HCP Live
Contagion LiveCGT LiveNeurology LiveHCP LiveOncology LiveContemporary PediatricsContemporary OBGYNEndocrinology NetworkPractical CardiologyRheumatology Netowrk

How Do STD Programs Fare When it Comes to Providing HIV Services?

CDC researchers explore if local and state health departments provided HIV services as a part of their STD programs.

HIV, or human immunodeficiency virus, often goes hand-in-hand with other sexually transmitted diseases (STDs). Individuals with HIV are at increased risk of contracting a range of STDs, and individuals who have forms of STD other than HIV are more likely to contract HIV. Given this link, it makes sense that programs and health departments that focus on the testing and treatment of STDs would also focus on the prevention and treatment of HIV in order to curb the spread of both. But do they? Researchers at the Centers for Disease Control and Prevention (CDC) decided to find out.

The CDC staffers looked at data from 311 local health departments and 56 state health departments in the United States that offered screening or treatment for STDs, according to a 2010 National Profile of Local Health Departments survey. The researchers sent a questionnaire to each health department that asked about HIV testing, access to HIV treatment, follow-up care for infected patients, and whether the department spent time visiting HIV care providers. Close to half (47.6%) of the local health departments responded to the CDC as well as 60.7% of the state departments.

The researchers learned that roughly twice as many state health departments (94.1%) made it a practice to visit HIV care providers than did local ones (46.7%). The majority of state health departments (92.3%) indicated that they attempted to teach HIV prevention strategies to high-risk individuals compared with just 58.4% of local health departments. Nearly three-quarters (73.1%) of state health departments matched their STD case report data with data on local individuals with HIV in order to spot disease clusters and determine who might need treatment, while only 16.1% of local health departments did so. Almost two out of five (39.4%) state health departments conducted HIV field testing for their STD patients, while 25% of local health departments did likewise. Some health departments opted to fully or partially combine financial and human resources in order to target both HIV and STDs, and every health department that discovered an HIV infection during field testing linked the patient to further care.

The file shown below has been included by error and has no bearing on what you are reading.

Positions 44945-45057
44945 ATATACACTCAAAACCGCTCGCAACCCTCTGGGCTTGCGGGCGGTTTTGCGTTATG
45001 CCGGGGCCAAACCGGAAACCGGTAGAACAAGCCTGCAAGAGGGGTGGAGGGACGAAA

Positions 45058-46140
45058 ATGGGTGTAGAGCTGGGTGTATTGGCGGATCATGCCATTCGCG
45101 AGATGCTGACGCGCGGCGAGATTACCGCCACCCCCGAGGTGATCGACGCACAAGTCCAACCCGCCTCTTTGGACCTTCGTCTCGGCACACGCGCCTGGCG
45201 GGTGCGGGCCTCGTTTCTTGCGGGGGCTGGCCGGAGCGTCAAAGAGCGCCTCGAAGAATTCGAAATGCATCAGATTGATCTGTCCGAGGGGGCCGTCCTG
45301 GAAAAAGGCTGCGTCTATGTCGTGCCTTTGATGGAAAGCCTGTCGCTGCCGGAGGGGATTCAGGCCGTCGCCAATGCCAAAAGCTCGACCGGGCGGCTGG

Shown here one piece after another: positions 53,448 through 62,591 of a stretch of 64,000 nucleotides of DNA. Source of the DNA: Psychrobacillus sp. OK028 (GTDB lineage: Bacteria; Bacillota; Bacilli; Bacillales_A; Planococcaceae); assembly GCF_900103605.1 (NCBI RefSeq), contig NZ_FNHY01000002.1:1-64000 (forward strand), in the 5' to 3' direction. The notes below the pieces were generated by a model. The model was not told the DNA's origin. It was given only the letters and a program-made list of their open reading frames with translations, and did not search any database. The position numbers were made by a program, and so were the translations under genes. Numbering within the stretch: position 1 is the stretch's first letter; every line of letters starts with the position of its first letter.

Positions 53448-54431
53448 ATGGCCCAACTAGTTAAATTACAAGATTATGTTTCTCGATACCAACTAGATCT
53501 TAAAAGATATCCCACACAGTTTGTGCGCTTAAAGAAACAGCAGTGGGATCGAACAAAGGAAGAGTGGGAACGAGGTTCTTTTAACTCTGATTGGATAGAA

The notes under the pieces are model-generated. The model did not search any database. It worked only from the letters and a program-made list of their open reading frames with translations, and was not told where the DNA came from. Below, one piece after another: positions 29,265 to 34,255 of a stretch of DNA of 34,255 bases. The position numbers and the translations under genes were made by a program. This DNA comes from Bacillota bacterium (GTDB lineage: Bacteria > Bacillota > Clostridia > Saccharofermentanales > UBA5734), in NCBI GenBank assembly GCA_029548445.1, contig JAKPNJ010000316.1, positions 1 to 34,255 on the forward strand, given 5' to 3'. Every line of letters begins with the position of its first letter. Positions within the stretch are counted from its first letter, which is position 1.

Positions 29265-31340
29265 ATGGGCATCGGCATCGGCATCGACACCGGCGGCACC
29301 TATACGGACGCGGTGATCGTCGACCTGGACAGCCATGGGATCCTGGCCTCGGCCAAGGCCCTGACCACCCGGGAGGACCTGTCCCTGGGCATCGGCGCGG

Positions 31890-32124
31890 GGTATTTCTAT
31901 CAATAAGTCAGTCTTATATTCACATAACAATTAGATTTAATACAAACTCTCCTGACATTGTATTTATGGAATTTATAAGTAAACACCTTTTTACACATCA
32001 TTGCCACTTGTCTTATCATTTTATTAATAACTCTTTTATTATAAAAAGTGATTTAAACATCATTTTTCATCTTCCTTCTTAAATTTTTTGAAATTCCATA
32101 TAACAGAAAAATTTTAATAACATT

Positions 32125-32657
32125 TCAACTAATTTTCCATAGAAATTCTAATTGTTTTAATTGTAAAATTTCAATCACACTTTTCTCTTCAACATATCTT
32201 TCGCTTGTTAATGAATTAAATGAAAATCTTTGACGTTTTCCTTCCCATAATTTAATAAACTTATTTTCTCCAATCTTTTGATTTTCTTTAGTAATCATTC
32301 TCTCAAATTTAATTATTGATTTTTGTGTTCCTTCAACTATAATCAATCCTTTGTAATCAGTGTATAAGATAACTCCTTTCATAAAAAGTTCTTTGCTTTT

This study highlights a disparity between the functions of the state and the local health departments surveyed, which may be partly be design. “State and local health departments often have different functions,” says Kendra Cuffe, MPH, public health analyst at the CDC and an author of the study. “It is common for STD programs at the state level to perform programmatic activities such as HIV provider site visits and surveillance activities. Usually, more hands-on services like partner and clinical services tend to be performed at the local health departmental level. These different functions also help reduce inefficiencies and duplication of services.”

Diminishing budgets, however, may thwart the efforts of any health department. “In recent years, more than half of state and local STD programs experienced budget cuts, resulting in more than 20 health department STD clinics closing in 2012 alone,” Cuffe continued. “Our ability to prevent STDs is only as strong as the public health infrastructure that exists to support it.”

Although progress has been made when it comes to diagnosing and treating HIV among the STD-infected population, the study reveals areas for improvement. Local health departments in smaller jurisdictions, for example, were less likely than those in bigger jurisdictions to provide HIV field testing. Local health departments were much less likely than state health departments to match STD and HIV case data, and they were also less likely than state health departments to offer prevention strategies to those at risk.

Laurie Saloman, MS, is a health writer with more than 20 years of experience working for both consumer and physician-focused publications. She is a graduate of Brandeis University and the Medill School of Journalism at Northwestern University. She lives in New Jersey with her family.